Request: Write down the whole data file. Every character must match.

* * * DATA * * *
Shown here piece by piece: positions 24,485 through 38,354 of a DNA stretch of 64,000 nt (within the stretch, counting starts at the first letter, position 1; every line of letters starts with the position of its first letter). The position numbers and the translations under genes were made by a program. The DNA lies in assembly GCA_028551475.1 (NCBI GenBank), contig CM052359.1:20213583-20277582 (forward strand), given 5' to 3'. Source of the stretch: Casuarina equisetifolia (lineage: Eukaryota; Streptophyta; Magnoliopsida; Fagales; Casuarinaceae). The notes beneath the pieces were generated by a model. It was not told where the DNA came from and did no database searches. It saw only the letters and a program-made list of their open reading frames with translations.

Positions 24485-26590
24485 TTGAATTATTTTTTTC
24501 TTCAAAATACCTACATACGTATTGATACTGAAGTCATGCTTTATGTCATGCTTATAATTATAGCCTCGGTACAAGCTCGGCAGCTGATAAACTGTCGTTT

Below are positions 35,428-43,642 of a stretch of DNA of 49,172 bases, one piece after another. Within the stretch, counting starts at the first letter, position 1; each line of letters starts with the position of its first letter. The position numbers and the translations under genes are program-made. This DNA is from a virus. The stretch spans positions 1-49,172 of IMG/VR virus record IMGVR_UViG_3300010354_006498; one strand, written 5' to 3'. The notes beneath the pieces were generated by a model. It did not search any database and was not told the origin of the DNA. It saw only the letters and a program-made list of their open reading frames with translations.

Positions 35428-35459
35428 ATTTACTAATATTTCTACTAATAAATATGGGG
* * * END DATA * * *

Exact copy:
Shown here piece by piece: positions 24,485 through 38,354 of a DNA stretch of 64,000 nt (within the stretch, counting starts at the first letter, position 1; every line of letters starts with the position of its first letter). The position numbers and the translations under genes were made by a program. The DNA lies in assembly GCA_028551475.1 (NCBI GenBank), contig CM052359.1:20213583-20277582 (forward strand), given 5' to 3'. Source of the stretch: Casuarina equisetifolia (lineage: Eukaryota; Streptophyta; Magnoliopsida; Fagales; Casuarinaceae). The notes beneath the pieces were generated by a model. It was not told where the DNA came from and did no database searches. It saw only the letters and a program-made list of their open reading frames with translations.

Positions 24485-26590
24485 TTGAATTATTTTTTTC
24501 TTCAAAATACCTACATACGTATTGATACTGAAGTCATGCTTTATGTCATGCTTATAATTATAGCCTCGGTACAAGCTCGGCAGCTGATAAACTGTCGTTT

Below are positions 35,428-43,642 of a stretch of DNA of 49,172 bases, one piece after another. Within the stretch, counting starts at the first letter, position 1; each line of letters starts with the position of its first letter. The position numbers and the translations under genes are program-made. This DNA is from a virus. The stretch spans positions 1-49,172 of IMG/VR virus record IMGVR_UViG_3300010354_006498; one strand, written 5' to 3'. The notes beneath the pieces were generated by a model. It did not search any database and was not told the origin of the DNA. It saw only the letters and a program-made list of their open reading frames with translations.

Positions 35428-35459
35428 ATTTACTAATATTTCTACTAATAAATATGGGG